Premiered at the 31st Annual Toronto International Film Festival, the motion picture is believed to be one of the best films of the year. But then again that's what critics say about each and every movie that comes out. Well at least this one deals with an actual real life character that has affected my life one way or another. I can't wait to see it.

The story is actually told from the viewpoint of his personal physician, Nicholas Garrigan, played by James McAvoy, and the hell that was Uganda in the 1970's. Kay Amin, his wife, is played by none other than beautiful Kerry Washington.

Monday, October 16, 2006

Someone is haunting me...

Why do I always get to be last in "discovering" certain things? Why didn't someone tell me about Van Hunt, peoples? I am currently listening to Seconds of Pleasure and boy, what a pleasure. Lawd!! And apparently the album is as old as the universe. Well that is if you believe the universe to be older than my last diesel shoes. I also enjoyed Dust but for some reason Down Here in Hell tops them all. Speaking of topping, does anyone think he could be...? I mean...And he's a cutie too.

Philanthropy, Déjà Vu or both?!

Madonna's adoption saga heats up even more. Some Malawian children rights groups are imploring the government to reconsider its decision to allow Madonna and hubby Guy, a temporary custody of 13 month old David Banda.

According to Malawian law, couples who want to adopt must wait almost two years before being allowed temp custody. In Madonna's case, this was just done in a matter of weeks. Some in her camps are adamant the case had been pending for quite some time now, the last two weeks were just to finalize the process.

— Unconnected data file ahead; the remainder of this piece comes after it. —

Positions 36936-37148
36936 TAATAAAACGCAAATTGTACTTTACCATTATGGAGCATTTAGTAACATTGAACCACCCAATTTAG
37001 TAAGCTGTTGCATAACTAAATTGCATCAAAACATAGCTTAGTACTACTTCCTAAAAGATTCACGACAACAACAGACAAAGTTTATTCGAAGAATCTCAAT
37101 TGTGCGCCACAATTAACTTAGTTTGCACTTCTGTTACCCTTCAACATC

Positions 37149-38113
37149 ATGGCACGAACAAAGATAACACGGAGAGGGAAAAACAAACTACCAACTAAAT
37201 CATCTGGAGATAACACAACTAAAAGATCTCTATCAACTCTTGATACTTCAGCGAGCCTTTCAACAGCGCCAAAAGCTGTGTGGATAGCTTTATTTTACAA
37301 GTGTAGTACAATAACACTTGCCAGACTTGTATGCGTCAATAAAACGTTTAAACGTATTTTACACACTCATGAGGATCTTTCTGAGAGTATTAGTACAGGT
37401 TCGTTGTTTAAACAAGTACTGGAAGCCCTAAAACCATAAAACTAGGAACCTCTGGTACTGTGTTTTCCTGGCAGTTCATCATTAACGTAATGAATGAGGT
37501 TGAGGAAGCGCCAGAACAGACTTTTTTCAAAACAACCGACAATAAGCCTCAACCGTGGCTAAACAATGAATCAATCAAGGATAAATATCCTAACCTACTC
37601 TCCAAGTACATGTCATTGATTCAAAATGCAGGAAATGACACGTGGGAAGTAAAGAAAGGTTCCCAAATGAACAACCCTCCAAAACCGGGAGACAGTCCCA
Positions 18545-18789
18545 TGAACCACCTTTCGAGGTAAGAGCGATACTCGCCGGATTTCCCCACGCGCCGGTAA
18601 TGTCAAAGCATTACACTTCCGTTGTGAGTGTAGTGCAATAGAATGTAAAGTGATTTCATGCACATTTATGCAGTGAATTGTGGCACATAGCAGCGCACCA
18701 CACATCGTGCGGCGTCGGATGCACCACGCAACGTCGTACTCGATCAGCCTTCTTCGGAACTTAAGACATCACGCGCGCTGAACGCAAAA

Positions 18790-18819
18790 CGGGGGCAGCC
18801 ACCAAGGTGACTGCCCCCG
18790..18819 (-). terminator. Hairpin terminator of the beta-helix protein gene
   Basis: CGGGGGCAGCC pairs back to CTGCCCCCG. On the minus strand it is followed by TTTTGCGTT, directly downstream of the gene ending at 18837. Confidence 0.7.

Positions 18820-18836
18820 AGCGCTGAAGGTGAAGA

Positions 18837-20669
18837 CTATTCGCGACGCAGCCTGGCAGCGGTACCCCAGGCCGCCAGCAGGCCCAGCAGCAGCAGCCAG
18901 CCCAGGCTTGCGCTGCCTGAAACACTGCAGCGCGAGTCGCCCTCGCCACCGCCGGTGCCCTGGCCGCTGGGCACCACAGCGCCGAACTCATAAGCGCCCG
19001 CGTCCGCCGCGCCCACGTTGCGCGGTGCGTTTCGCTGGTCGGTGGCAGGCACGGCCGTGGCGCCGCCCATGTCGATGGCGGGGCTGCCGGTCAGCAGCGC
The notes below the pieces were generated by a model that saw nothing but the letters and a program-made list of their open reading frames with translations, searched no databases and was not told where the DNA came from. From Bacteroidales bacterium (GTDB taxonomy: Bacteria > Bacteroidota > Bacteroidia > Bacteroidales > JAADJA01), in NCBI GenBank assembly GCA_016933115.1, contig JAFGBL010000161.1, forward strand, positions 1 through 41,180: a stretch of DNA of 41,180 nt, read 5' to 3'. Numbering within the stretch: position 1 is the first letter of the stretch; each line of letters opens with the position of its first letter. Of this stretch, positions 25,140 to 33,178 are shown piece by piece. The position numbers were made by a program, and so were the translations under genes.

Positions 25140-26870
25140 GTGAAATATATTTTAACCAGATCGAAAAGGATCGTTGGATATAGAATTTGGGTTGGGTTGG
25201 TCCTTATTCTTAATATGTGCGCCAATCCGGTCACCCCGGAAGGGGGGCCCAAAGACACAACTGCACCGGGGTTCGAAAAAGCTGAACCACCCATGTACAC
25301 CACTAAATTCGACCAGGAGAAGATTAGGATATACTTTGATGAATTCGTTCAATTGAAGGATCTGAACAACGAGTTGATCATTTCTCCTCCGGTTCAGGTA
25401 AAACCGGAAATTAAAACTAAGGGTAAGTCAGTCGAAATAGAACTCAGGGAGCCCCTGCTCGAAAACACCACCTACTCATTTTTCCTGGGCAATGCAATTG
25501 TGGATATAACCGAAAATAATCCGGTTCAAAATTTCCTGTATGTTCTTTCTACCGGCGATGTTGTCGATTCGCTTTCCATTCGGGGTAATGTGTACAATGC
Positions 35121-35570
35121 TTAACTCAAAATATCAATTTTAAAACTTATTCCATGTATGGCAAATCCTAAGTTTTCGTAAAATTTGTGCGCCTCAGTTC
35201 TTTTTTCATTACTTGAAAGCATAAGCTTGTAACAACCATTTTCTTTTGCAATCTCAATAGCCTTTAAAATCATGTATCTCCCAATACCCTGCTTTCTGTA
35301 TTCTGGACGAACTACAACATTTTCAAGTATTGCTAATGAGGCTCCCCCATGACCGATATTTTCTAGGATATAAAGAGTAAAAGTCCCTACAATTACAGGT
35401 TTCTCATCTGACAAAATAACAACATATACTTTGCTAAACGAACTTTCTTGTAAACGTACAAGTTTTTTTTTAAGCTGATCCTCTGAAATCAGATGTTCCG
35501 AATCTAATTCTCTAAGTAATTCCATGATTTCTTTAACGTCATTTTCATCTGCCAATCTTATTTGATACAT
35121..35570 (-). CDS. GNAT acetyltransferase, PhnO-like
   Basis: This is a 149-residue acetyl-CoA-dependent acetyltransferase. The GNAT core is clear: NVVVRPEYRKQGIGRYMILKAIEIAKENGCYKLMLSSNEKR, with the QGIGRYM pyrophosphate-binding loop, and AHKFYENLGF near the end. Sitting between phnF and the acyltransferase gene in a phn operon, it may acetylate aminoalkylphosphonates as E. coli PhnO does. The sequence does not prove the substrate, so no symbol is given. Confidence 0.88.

Under the same law, child welfare officers are ordered to track an adopted child and its progress and see if there's anything that needs to be reported back to the judge who in return might revoke the order and the custody could be permanently withdrawn. In Madonna's case though, the country has no resources to follow her around, given the very highly mobile lifestyle she conducts.

Now if you ask me, I personally have no issue with the sudden infatuation that celebrities seem to have developped for Africa since the Shiloh-Jolie-Brad saga or whatever the name of that poor child is, however as someone mentioned in one of the comments I read somewhere, I think it'd make more sense to actually invest in a big time child welfare system onsite, where those kids not only will be taken care of but will also have a sense of security and belonging since they would be raised by and in their very native country. I mean, bless Madonna and the likes, who are trying to do their best to reduce the AIDS orphans plight in Africa and elsewhere, I just think they're going at it the "wrong" way. BBConline has some very interesting comments from around the globe on the subject.

Wednesday, October 11, 2006

Ethiopian women are most abused, research reveals.

A report conducted by Ending Violence Against Women reveals that nearly 60% of Ethiopian women were sexually violated at least once in their lifetime while half of their Zambian counterparts revealed attacks from domestic partners.

The report also points out that the phenomenon takes place in most societies throughout the world and that more than 100 countries had no laws prohibiting domestic abuse while in 50 other countries, marital rape wasn't a crime to be prosecuted.

"On average, at least one in three women is subjected to intimate partner violence in the course of her lifetime." The report says.

Thursday, October 05, 2006

African migrants drown...again!

Seven adults and four children are the only survivors of a ship that was carrying more than twenty people and broke down in the middle of the Atlantic. They were picked up by a merchant ship that was passing by the high seas.

This year alone, more than 25 thousand people have reached the Canary Islands( Spain) but more than 3000 are estimated to have perished along the way.
Most migrants make attempt to reach the " western eldorado" by any means necessary. They embark on open, shaky wooden boats. Spain has invested billions of euros in preventing entry to those africans trying to cross over and is still unable to cope with the issue, calling it a humanitarian crisis.